God is good and He does good. You believe this. If you didn’t, you would have walked away a long time ago. God is good to his people and is in control of their experience of him. For you, God in his wisdom has hidden his face, regardless of you being obedient and not provoking such a season.

Be careful here. Yes you have been faithful, and at a surface level it seems like God has not been. That’s a lie. Don’t ever think you’ve been more faithful than him. He’s the perfect Husband. Never has he had eyes for someone other than His people. And quite honestly, you’ve been faithful cause he’s being faithful to you. He’s the one who worked that into you. It’s his hand thats held you up, and his strength that has brought you this far.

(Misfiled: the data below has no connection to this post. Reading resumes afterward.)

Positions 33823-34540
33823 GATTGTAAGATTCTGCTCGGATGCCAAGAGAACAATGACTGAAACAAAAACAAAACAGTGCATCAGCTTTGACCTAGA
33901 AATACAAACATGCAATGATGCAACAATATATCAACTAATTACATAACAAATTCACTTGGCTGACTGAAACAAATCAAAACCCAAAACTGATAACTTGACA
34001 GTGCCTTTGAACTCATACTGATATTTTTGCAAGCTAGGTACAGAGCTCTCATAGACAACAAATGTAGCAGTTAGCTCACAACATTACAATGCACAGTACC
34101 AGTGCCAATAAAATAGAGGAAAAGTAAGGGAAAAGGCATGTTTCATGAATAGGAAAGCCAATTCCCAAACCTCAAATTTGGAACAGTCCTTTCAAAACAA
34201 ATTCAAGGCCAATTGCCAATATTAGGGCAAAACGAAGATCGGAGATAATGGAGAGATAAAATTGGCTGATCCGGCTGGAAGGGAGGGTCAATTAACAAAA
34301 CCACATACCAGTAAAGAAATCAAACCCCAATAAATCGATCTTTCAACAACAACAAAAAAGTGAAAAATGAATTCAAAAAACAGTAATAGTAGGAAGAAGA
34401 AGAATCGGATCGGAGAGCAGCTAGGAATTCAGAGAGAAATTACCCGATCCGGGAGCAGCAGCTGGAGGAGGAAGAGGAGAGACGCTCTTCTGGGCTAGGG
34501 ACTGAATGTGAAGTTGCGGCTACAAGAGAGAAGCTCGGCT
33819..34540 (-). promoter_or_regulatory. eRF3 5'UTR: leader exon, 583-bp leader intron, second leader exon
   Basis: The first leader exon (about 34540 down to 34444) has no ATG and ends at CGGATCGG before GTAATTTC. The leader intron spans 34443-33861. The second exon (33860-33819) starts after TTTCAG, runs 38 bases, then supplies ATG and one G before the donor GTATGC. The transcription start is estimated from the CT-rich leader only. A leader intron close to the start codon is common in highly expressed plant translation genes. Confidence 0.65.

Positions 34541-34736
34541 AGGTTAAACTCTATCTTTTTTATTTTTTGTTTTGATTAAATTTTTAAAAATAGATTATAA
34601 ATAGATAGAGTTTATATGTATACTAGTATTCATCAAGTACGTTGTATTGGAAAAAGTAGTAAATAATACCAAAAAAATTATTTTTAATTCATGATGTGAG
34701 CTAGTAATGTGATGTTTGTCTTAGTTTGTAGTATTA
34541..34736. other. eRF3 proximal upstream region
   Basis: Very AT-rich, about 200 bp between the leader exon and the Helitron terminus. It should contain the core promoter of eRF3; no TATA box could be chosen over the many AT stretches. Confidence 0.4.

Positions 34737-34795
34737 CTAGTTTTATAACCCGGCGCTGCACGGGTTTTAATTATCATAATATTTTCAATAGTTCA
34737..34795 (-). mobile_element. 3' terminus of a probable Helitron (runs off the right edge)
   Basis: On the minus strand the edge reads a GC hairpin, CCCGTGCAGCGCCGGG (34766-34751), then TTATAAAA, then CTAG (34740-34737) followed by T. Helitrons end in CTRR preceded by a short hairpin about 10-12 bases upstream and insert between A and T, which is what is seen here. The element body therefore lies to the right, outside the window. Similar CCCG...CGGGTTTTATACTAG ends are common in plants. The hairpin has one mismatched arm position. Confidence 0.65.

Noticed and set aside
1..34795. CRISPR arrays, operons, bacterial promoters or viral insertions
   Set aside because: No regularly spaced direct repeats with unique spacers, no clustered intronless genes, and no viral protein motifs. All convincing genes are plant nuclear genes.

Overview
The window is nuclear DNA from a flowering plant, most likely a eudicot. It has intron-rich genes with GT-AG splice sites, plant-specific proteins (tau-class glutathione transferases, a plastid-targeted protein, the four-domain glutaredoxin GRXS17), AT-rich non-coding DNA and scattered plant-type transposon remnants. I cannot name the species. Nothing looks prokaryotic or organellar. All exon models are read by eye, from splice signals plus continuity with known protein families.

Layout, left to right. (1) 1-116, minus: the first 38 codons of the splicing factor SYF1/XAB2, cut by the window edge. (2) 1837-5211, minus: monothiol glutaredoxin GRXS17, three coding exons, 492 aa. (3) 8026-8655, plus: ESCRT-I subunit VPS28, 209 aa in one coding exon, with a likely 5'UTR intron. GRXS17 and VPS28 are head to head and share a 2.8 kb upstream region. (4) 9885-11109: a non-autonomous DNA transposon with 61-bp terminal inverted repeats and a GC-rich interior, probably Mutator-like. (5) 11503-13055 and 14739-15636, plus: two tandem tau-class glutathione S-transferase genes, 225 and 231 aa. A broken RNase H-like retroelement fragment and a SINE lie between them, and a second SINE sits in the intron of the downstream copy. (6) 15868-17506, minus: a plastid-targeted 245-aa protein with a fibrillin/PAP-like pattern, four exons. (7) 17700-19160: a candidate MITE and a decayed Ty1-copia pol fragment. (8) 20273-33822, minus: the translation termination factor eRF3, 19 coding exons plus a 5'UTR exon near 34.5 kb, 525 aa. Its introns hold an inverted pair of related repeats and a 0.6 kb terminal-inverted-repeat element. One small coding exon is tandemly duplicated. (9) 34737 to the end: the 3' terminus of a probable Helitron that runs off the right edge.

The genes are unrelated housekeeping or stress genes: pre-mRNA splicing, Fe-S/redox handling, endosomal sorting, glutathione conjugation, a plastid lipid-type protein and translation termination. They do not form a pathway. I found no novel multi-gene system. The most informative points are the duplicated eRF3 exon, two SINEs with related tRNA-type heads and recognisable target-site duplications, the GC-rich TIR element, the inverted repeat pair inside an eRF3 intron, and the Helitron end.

So dont’ believe the lie that he’s forsaken you. It’s impossible for him to forsake you; he made you his child through his Son. And he is a good Father who gives good gifts to his children, and this season is a good gift for you. It doesn’t feel like it, but it is. And the only thing the Enemy wants you to believe is that it’s not good. If it’s not good, then he must not love you. As with a deadly wound, he taunts you all the day long, asking, “Where is your God?” (Psalm 42:10). Your tears have been your food day and night as he pesters you, “Oh he’s forsaken you. He’s forgotten.” It’s a lie. God will vindicate you (Psalm 43:1), and will break the teeth of your accuser. (Psalm 3:7). He will not delay forever. “For the LORD will not cast off forever, but, though he cause grief, he will have compassion according to the abundance of his steadfast love…” Lamentations 3:31-32. His love is in abundance for you. He showed that at the cross. He who gave up his Son initially, how could he not now give you himself eternally? (Romans 8:32). He didn’t spare his Son, and because of that we can have confidence he won’t withhold any and every grace he has for us. He will make his presence known. He will deliver you from the deadly pestilence of doubt and unbelief in his love for you. (Psalm 91:3). Hope in him. In him is your salvation from dullness.